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Alternatively activated brain-infiltrating macrophages facilitate recovery from collagenase-induced intracerebral hemorrhage
- Alternatively activated brain-infiltrating macrophages facilitate recovery from collagenase-induced intracerebral hemorrhage
- Min, Hyunjung; Jang, Yong Ho; Cho, Ik-Hyun; Yu, Seong-Woon; Lee, Sung Joong
- DGIST Authors
- Yu, Seong-Woon
- Issue Date
- Molecular Brain, 9
- Article Type
- Animal Cell; Animal Experiment; Animal Model; Animal Tissue; Bioaccumulation; Bone Marrow Derived Macrophage; Brain Cell; Brain Damage; Brain Hemorrhage; Brain Injury; Brain Protection; Cell Count; Cell Polarity; Chemokine Receptor CX3CR1; Coculture; Collagenase; Controlled Study; CX3CR1+ Macrophage; Disease Severity; Glia Cell; Hematoma; Immune Response; Macrophage; Macrophage Activation; Macrophage Function; Macrophage Migration; Macrophages; Male; Mannose Receptor; Mouse; Neurologic Disease; Non-Human; Phenotype; Priority Journal; Protein Expression; Wound Healing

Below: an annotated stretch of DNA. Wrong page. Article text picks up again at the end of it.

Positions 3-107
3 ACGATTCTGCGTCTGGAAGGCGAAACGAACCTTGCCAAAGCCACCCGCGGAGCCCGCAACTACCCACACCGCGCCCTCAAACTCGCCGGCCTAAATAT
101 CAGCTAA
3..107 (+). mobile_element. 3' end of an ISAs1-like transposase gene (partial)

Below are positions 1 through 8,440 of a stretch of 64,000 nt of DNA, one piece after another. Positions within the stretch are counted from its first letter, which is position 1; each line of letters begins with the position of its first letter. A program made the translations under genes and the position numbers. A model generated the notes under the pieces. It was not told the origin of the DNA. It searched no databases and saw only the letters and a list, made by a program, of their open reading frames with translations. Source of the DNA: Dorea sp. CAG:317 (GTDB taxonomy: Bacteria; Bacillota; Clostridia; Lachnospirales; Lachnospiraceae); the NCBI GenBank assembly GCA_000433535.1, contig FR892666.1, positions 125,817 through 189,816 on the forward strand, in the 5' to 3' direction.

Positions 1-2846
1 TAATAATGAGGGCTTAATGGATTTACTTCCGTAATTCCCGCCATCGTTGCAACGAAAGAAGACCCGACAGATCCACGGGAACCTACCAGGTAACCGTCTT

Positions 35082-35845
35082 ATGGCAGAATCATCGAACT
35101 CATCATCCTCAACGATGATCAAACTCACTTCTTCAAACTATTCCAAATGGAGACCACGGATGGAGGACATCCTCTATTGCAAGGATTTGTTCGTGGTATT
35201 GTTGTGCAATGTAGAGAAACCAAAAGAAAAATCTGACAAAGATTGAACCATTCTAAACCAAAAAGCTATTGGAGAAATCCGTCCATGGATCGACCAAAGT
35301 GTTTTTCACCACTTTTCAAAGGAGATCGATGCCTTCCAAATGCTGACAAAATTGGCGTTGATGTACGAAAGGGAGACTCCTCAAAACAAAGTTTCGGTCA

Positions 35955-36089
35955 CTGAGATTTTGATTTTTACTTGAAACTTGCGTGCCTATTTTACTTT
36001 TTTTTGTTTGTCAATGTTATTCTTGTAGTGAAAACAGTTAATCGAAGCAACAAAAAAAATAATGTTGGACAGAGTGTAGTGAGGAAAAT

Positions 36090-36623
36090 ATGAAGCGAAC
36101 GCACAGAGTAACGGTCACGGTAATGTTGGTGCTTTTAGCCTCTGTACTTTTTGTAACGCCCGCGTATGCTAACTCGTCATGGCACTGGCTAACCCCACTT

- Background: Intracerebral hemorrhage (ICH) is one of the major causes of stroke. After onset of ICH, massive infiltration of macrophages is detected in the peri-hematoma regions. Still, the function of these macrophages in ICH has not been completely elucidated. Results: In a collagenase-induced ICH model, CX3CR1+ macrophages accumulated in the peri-hematoma region. Characterization of these macrophages revealed expression of alternatively activated (M2) macrophage markers. In the macrophage-depleted mice, ICH-induced brain lesion volume was larger and neurological deficits were more severe compared to those of control mice, indicating a protective role of these macrophages in ICH. In the ICH-injured brain, mannose receptor-expressing macrophages increased at a delayed time point after ICH, indicating M2 polarization of the brain-infiltrating macrophages in the brain microenvironment. To explore this possibility, bone marrow-derived macrophages (BMDM) were co-cultured with mouse brain glial cells and then tested for activation phenotype. Upon co-culture with glia, the number of mannose receptor-positive M2 macrophages was significantly increased. Furthermore, treatment with glia-conditioned media increased the number of BMDM of M2 phenotype. Conclusions: In this study, our data suggest that brain-infiltrating macrophages after ICH are polarized to the M2 phenotype by brain glial cells and thereby contribute to recovery from ICH injury. © 2016 Min et al.
- BioMed Central Ltd.
- Related Researcher
Laboratory of Neuronal Cell Death
Molecular mechanisms of neuronal cell death and neurodegeneration
- Department of Brain and Cognitive SciencesLaboratory of Neuronal Cell Death1. Journal Articles
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